My High School art teacher Mrs Crick – Bless her name! – gave me a project that literally changed my life. I remember the excitement as pages of research revealed to me the mind and heart of the amazing Mr. William Morris, a leading founder of The Arts & Crafts Movement at the height of The Industrial Revolution in mid 19th century Britain
His poetry was strong, his design aesthetic impeccable, his mastery of craft skills unparalleled and his passion for social reform simply compelling. I was hooked and found a pulse for sustainable design practice that still fuels me today.
As our planet takes an incredulous deep breath in the midst of our human tragedy I can’t help but think Mr. Morris would watch with interest. As the Industrial Revolution inexorably rolled across Europe and North America his clarion call to consider ‘good’ product design always included concern for the makers and their environment. The abuse of factory workers in that era is well documented, as are the statistics for air and water pollution. Historians discuss the pros and cons of the Industrial Revolution yet, according to our encyclopaedia – yes we still use them 😉 – “… most agree it was a great turning point in the history of mankind.”*
Fair trade, handmade production methods have been my realm for over 30 years. Without exception all those I know in this field are excited at how dramatically over this last decade awareness of sustainability issues has increased. Many of us see the time is right to counter many detrimental effects of The Industrial Revolution with The Manual Revolution.
In my last blog I mentioned how we’re at a point to meet this increasing customer awareness and demand,
I believe fair trade, hand made production of all we use and wear has the potential to … creat(e) socioeconomic and environmental impact on an unprecedented scale. It’s not just buying something handmade because it’s beautiful, or fair trade because it helps, it’s scaling things up so we can purchase sustainable everyday goods at realistic prices.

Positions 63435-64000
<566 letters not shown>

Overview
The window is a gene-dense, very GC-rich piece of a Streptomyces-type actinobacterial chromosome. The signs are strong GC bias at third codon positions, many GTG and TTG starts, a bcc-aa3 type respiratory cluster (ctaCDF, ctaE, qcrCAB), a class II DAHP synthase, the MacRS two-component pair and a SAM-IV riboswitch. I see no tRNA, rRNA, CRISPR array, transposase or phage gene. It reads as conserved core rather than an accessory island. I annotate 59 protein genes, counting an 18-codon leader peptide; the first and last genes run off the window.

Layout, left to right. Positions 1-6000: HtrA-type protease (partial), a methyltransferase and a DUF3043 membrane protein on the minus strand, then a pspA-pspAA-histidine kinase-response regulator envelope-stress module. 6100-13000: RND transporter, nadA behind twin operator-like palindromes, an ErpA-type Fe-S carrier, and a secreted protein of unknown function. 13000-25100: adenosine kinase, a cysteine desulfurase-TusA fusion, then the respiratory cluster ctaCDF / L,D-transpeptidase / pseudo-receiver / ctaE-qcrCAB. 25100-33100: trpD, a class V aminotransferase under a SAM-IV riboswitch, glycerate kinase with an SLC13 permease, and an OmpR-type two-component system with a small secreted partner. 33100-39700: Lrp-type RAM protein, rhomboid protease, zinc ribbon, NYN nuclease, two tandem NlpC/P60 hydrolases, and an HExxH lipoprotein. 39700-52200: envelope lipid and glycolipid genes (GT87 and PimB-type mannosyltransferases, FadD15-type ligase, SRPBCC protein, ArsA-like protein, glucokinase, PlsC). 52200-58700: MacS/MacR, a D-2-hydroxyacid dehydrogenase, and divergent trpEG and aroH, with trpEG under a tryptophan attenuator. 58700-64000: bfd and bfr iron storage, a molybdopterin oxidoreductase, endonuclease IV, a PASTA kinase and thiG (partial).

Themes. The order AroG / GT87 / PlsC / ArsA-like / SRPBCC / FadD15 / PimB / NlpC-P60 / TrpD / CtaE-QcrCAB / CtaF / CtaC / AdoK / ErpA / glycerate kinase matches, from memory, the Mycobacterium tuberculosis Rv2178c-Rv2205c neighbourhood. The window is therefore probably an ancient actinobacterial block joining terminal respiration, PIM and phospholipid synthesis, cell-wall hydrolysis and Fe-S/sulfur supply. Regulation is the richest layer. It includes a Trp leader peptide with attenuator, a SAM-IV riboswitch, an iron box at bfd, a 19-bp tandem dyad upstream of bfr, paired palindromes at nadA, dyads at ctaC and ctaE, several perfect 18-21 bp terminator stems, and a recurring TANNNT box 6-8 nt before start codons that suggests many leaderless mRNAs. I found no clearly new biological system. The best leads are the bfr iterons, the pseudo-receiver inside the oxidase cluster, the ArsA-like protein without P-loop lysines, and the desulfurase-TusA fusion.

And honestly I believe it’s possible for example, to tool up Bangladesh with the requisite skills and logistics to be a catalyst for The Manual Revolution. The Two-Thirds-World could in no time supply the 1/3 and themselves, with many of the consumables we need … and may even still want, but they’d be sustainable, handmade, fair trade goods with the highest socioeconomic impact and lowest environmental footprint.
This Manual Revolution is already well underway and is primed to equip us and our planet with a balance and rhythm of production much more suited to the needs of a post-covid19 society. Those engaged with Fair Trade have thankfully been on this track for 50+ years, following in the footsteps of our Arts & Crafts Movement heroes.
In upcoming posts I’ll introduce the eco-friendly companies we at Motif partner with and the well designed, sustainable goods we produce for them. Goods I trust my muse William Morris would applaud as meeting his criteria of ‘good’ design.
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* The World Book Encyclopedia volume 10 p.186, Field Enterprises Educational Corporation, 1975